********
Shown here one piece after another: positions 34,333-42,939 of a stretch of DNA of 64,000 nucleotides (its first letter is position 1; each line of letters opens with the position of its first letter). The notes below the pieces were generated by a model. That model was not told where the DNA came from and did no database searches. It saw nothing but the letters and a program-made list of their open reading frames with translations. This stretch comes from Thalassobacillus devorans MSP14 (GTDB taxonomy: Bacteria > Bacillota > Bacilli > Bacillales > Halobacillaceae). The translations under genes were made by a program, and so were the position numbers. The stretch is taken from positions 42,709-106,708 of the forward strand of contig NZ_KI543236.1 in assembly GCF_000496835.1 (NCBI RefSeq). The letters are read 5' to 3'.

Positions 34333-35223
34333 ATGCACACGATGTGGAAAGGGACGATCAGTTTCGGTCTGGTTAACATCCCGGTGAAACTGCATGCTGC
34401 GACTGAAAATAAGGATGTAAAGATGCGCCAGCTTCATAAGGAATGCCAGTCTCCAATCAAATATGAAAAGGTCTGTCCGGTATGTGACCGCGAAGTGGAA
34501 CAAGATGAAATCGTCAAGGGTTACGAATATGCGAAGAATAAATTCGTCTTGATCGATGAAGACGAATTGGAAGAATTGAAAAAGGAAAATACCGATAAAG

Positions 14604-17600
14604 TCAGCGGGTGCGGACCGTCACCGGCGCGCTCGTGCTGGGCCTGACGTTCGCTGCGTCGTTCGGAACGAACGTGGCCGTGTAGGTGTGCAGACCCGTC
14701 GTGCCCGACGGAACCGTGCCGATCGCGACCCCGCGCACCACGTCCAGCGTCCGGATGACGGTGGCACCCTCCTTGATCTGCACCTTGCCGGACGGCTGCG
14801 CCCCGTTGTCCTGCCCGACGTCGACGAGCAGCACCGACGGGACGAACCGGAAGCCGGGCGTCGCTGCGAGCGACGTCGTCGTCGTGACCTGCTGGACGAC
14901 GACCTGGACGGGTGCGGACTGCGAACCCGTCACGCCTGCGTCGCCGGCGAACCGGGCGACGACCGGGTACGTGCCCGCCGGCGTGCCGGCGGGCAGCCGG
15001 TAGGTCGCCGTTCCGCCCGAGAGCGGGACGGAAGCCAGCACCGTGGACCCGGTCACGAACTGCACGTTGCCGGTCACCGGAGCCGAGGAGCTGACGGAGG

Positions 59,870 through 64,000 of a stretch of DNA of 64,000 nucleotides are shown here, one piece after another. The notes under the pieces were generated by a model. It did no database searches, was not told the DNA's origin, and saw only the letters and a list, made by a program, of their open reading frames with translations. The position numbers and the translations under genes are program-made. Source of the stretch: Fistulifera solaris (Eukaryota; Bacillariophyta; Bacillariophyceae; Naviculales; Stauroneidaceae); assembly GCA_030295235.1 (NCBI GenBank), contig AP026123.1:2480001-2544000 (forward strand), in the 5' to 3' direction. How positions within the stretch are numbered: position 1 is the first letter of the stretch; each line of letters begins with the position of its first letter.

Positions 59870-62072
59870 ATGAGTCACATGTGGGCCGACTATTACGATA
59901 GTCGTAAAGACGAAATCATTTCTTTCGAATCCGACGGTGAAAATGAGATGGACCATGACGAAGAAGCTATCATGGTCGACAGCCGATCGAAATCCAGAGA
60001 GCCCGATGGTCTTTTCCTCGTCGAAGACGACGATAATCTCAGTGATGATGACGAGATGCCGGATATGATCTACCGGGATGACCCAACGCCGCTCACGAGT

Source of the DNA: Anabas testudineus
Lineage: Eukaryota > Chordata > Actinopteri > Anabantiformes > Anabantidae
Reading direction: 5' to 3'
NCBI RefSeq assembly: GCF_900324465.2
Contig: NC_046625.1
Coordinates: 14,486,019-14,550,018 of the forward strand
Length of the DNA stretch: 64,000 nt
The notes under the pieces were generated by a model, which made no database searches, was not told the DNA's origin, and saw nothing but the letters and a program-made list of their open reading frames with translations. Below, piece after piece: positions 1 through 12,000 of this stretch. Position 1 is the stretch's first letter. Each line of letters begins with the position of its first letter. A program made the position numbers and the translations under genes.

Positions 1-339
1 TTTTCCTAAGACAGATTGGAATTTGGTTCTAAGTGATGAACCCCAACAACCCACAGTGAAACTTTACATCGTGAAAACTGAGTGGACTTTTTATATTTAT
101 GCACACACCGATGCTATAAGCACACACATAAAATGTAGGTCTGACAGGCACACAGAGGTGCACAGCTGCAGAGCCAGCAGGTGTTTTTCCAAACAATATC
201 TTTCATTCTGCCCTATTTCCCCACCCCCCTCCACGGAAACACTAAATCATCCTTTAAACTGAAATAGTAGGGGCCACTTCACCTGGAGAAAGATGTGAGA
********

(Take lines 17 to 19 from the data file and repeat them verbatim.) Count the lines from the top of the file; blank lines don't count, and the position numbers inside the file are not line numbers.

Source of the DNA: Anabas testudineus
Lineage: Eukaryota > Chordata > Actinopteri > Anabantiformes > Anabantidae
Reading direction: 5' to 3'